After many years of debate, advocacy and overturned decisions, the Italian government has at last banned cruise ships from entering the iconic Venice lagoon. Well, almost.
The vote was held following a request from UNESCO, the United Nations Cultural Organisation, and the decision announced by Cultural Minister Dario Franceschini.
While the decision is official, doubt still remains over what will happen moving forward and where cruise ships will berth in one of the Mediterranean’s most popular ports.
It has not been made clear if the changes will be in effect immediately or only after an alternative docking location has been established. The government’s suggested alternative solution is constructing a passenger terminal at Marghera.
However, despite his rejoicing of the decision, Tommaso Cacciari, leader of No Grandi Navi, a campaign group that has fought to keep the cruise ships out, informed Forbes of many issues with the proposal. For example, a canal would need to be widened and deepened – but the excavation required is not allowed by law.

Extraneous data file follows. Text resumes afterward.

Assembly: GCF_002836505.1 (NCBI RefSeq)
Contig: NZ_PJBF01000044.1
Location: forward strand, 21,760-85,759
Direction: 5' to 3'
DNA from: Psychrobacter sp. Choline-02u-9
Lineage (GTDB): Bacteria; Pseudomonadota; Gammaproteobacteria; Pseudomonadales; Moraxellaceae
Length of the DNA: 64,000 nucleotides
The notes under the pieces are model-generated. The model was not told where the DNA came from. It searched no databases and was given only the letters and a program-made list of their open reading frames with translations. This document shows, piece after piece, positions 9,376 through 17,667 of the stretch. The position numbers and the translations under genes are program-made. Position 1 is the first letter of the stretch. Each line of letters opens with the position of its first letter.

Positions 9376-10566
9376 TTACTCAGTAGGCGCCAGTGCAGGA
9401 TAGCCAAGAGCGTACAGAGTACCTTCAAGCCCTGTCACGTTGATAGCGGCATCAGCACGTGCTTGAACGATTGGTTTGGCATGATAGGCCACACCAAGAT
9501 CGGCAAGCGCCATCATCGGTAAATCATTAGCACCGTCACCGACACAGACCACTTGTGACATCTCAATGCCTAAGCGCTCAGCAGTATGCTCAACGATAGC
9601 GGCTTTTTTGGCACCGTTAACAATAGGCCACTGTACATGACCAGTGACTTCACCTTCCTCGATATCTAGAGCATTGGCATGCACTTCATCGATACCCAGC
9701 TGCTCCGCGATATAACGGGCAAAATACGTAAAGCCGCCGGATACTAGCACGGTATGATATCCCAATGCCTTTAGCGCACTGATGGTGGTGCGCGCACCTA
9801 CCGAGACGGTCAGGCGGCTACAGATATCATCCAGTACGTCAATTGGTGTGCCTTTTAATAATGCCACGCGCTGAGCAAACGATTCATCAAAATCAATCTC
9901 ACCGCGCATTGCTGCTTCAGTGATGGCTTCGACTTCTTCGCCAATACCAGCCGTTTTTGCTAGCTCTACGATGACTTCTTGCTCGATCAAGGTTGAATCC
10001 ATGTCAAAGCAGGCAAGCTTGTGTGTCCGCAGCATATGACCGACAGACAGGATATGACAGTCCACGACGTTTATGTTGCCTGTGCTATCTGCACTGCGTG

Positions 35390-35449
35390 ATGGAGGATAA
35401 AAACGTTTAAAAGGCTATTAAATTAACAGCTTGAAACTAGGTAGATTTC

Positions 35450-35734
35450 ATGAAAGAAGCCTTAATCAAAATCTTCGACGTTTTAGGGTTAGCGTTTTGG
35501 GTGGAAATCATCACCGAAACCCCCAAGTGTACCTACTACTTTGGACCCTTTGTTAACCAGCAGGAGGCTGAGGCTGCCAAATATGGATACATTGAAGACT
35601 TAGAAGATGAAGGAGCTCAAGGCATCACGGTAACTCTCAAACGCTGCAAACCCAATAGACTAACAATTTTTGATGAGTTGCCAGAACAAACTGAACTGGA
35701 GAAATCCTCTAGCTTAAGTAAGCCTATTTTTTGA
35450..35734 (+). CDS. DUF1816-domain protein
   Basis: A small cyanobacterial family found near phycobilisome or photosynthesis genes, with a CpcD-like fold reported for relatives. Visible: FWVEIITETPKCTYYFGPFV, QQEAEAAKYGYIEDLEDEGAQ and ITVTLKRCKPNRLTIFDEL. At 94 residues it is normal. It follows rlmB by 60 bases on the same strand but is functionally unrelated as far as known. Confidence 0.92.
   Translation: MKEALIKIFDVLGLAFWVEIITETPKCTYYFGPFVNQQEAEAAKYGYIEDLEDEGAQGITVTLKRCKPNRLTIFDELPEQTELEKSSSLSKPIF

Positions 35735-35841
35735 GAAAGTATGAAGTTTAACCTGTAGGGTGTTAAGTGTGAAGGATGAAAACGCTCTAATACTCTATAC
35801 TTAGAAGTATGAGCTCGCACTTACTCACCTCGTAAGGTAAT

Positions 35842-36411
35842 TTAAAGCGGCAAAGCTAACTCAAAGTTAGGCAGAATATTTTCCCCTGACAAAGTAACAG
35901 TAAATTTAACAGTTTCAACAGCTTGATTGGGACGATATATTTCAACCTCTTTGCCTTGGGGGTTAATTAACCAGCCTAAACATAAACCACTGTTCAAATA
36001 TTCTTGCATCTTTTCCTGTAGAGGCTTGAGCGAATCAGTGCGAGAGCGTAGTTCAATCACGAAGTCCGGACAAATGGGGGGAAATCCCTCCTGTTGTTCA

Mr Cacciari believes that, at best, a Marghera passenger terminal will provide only a temporary solution and a more permanent one is required. A lack of a well-defined action plan casts doubt over what cruises will look like moving forward and the long term standing of the decision.
However, Cruise companies should be relatively welcoming towards this news. The CLIA’s director for Italy, Francesco Galietti, supports the decision: “We have always supported plans to decongest traffic from Venice and remove large ships from the Giudecca Canal.”
The government making a blanket rule will allow cruise companies to stay out of the lagoon and minimise their environmental impact, without suffering a competitive disadvantage.
With European cruising still almost entirely paused, it could be some time before we see exactly how these changes will logistically unfold. However, undoubtedly a lot of keen eyes will be watching the government’s next moves in upholding its decision and creating alternative solutions.